Birth Story: ‘Little Miss Thumbelina’ baby weighs 1kg at 36 weeks birth

Posted in Birth Stories.

Tamra holding tiny baby in hospital

When Tamra and Damien decided to try for their fourth and last baby, they never could have imagined the incredible pregnancy and birth journey they’d go through to meet their tiny ‘miracle’ girl.

From multiple miscarriage scares, to a caesarean section at 36 weeks and 64 days spent in NICU, Tamra shares her experience with intrauterine growth restriction (IUGR) – when a baby in the womb does not grow as expected.

“From 7 weeks till 13.5 I bled every single week. At 11 weeks I bled so heavily my partner Damien called me an ambulance as I was sure I’d lost the baby. The carpet and bed were covered in blood.

“After waiting hours in the hospital, my bloods came back fine and a nurse told me ‘there’s still hope until there’s none’. Hours later I was finally taken in for an ultrasound to see what looked like our little bean waving at us. I then went on to have our 12 week scan and nothing out of the ordinary was mentioned to me.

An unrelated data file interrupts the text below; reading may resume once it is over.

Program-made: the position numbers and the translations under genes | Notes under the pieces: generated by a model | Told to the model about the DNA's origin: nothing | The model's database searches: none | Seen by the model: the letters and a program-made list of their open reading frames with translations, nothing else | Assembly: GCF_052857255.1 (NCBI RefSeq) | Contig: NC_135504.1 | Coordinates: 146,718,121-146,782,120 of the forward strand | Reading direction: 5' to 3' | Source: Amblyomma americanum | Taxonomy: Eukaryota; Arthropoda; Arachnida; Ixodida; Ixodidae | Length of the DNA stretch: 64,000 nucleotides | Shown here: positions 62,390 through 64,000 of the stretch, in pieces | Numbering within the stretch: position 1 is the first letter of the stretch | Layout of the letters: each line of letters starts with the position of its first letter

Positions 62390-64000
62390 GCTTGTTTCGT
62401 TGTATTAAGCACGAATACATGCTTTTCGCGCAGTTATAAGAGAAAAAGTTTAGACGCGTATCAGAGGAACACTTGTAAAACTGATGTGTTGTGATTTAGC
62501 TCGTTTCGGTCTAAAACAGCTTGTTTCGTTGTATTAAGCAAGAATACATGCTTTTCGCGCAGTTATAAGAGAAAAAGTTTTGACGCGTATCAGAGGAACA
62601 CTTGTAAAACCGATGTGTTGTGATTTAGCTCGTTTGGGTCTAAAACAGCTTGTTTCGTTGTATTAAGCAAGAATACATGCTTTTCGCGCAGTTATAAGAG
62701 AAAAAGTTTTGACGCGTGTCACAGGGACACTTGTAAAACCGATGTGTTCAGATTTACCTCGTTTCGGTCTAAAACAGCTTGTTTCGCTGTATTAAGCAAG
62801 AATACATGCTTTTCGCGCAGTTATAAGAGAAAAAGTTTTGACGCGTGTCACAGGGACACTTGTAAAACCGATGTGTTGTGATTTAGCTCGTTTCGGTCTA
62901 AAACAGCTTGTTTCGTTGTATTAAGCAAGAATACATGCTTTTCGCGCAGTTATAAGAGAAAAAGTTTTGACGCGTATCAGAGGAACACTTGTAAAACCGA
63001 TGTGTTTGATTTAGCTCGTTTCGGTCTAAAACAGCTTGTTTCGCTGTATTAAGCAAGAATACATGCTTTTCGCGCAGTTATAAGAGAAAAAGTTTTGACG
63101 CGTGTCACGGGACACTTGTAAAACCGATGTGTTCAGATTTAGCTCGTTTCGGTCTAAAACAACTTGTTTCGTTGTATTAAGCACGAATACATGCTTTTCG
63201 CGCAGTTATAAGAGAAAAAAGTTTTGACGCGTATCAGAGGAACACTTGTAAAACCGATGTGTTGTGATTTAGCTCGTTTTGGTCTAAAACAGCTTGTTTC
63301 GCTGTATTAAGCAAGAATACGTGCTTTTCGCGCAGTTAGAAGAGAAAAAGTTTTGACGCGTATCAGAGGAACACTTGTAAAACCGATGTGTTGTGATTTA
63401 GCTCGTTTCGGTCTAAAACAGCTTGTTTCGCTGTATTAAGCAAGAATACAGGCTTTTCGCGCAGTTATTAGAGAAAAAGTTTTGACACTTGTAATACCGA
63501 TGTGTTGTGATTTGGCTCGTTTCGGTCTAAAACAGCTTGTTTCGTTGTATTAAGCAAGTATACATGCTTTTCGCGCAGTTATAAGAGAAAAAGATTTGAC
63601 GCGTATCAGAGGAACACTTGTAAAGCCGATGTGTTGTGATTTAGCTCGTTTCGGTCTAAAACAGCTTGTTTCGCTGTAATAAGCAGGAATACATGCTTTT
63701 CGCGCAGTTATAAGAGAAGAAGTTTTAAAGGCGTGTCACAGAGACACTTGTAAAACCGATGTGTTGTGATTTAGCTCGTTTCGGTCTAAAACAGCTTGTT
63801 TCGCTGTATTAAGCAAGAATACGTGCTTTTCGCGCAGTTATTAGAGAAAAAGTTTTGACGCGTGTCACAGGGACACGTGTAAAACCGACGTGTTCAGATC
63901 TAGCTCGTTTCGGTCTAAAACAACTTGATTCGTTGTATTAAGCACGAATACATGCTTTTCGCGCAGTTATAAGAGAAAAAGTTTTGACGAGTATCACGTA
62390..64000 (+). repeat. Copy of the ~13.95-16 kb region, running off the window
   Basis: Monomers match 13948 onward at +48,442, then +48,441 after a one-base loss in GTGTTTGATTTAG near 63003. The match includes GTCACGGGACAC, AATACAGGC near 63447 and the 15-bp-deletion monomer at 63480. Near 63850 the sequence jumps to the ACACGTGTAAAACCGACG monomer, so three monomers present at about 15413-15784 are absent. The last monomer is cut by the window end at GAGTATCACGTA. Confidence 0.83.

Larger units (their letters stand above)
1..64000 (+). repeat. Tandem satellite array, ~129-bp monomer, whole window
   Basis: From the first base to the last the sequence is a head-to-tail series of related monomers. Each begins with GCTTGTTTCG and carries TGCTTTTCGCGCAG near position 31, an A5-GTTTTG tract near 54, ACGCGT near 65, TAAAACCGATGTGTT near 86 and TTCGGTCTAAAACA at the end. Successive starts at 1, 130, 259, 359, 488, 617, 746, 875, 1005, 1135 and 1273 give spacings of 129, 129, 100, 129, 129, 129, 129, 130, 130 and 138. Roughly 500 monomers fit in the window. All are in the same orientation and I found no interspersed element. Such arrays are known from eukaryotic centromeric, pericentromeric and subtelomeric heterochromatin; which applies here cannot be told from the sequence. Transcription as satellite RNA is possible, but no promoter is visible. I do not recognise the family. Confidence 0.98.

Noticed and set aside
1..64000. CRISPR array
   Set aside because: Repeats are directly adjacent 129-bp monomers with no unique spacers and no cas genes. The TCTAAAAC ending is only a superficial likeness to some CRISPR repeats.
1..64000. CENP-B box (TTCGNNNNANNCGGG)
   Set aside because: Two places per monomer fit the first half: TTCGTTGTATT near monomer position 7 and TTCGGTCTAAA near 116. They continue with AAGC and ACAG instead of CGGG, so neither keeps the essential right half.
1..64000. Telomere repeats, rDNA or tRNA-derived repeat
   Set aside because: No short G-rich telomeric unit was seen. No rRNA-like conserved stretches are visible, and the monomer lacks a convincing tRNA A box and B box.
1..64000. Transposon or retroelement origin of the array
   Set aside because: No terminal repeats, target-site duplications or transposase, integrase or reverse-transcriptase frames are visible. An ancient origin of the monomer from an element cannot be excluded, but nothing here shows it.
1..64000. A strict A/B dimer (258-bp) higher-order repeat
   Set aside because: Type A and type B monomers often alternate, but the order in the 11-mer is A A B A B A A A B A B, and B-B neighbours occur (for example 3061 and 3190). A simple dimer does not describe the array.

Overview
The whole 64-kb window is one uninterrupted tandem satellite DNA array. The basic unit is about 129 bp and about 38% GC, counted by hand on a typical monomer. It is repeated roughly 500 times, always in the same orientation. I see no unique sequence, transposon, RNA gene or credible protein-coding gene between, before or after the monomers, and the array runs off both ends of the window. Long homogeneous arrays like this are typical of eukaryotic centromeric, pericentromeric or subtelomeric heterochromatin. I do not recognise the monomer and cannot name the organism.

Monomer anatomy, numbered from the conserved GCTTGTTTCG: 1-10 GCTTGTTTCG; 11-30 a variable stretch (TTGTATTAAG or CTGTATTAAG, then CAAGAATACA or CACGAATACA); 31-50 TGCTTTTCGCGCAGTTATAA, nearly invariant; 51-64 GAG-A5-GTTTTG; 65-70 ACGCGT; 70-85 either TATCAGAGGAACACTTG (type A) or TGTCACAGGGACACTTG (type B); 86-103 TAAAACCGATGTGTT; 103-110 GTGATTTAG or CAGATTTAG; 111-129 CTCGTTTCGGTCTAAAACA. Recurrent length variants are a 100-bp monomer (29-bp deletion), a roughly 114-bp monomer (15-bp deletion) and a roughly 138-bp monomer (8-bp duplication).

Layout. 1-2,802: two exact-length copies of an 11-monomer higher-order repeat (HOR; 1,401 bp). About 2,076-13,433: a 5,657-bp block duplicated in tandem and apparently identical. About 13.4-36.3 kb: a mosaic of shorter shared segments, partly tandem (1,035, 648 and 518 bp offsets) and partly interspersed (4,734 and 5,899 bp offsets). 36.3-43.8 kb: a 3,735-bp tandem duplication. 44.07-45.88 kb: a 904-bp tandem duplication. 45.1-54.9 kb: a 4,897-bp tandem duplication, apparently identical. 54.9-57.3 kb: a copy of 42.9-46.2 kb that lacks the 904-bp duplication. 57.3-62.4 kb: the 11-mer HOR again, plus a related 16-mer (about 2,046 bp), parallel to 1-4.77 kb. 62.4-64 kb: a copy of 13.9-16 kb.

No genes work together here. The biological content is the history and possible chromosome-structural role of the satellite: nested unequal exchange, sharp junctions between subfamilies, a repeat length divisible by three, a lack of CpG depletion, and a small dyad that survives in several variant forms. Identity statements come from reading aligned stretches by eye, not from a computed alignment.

“At 20 weeks we went in for our routine ultrasound. Having three previous children and seeing that measurements weren’t even close on this baby I started to panic. The sonographer left the room and instantly my heart sank!”

Refusing to terminate

An ultrasound photo of a baby

When a follow-up scan confirmed the baby’s measurements were well below average, Tamra and Damien were given the heartbreaking advice to end the pregnancy.

“At 21 weeks I was told twice it was best to terminate because she wasn’t growing properly and was struggling having high resistance in the cord and absent flow present as well. This meant baby was being cut off from the nutrients she needed to grow but also from oxygen. She was 7-9 weeks behind in growth already! She had issues with her bowel, kidneys and a hole in her heart. That she likely has all sorts of genetic issues and some not compatible with life. They pushed me for an amniocentesis test but I declined not once but 9 times!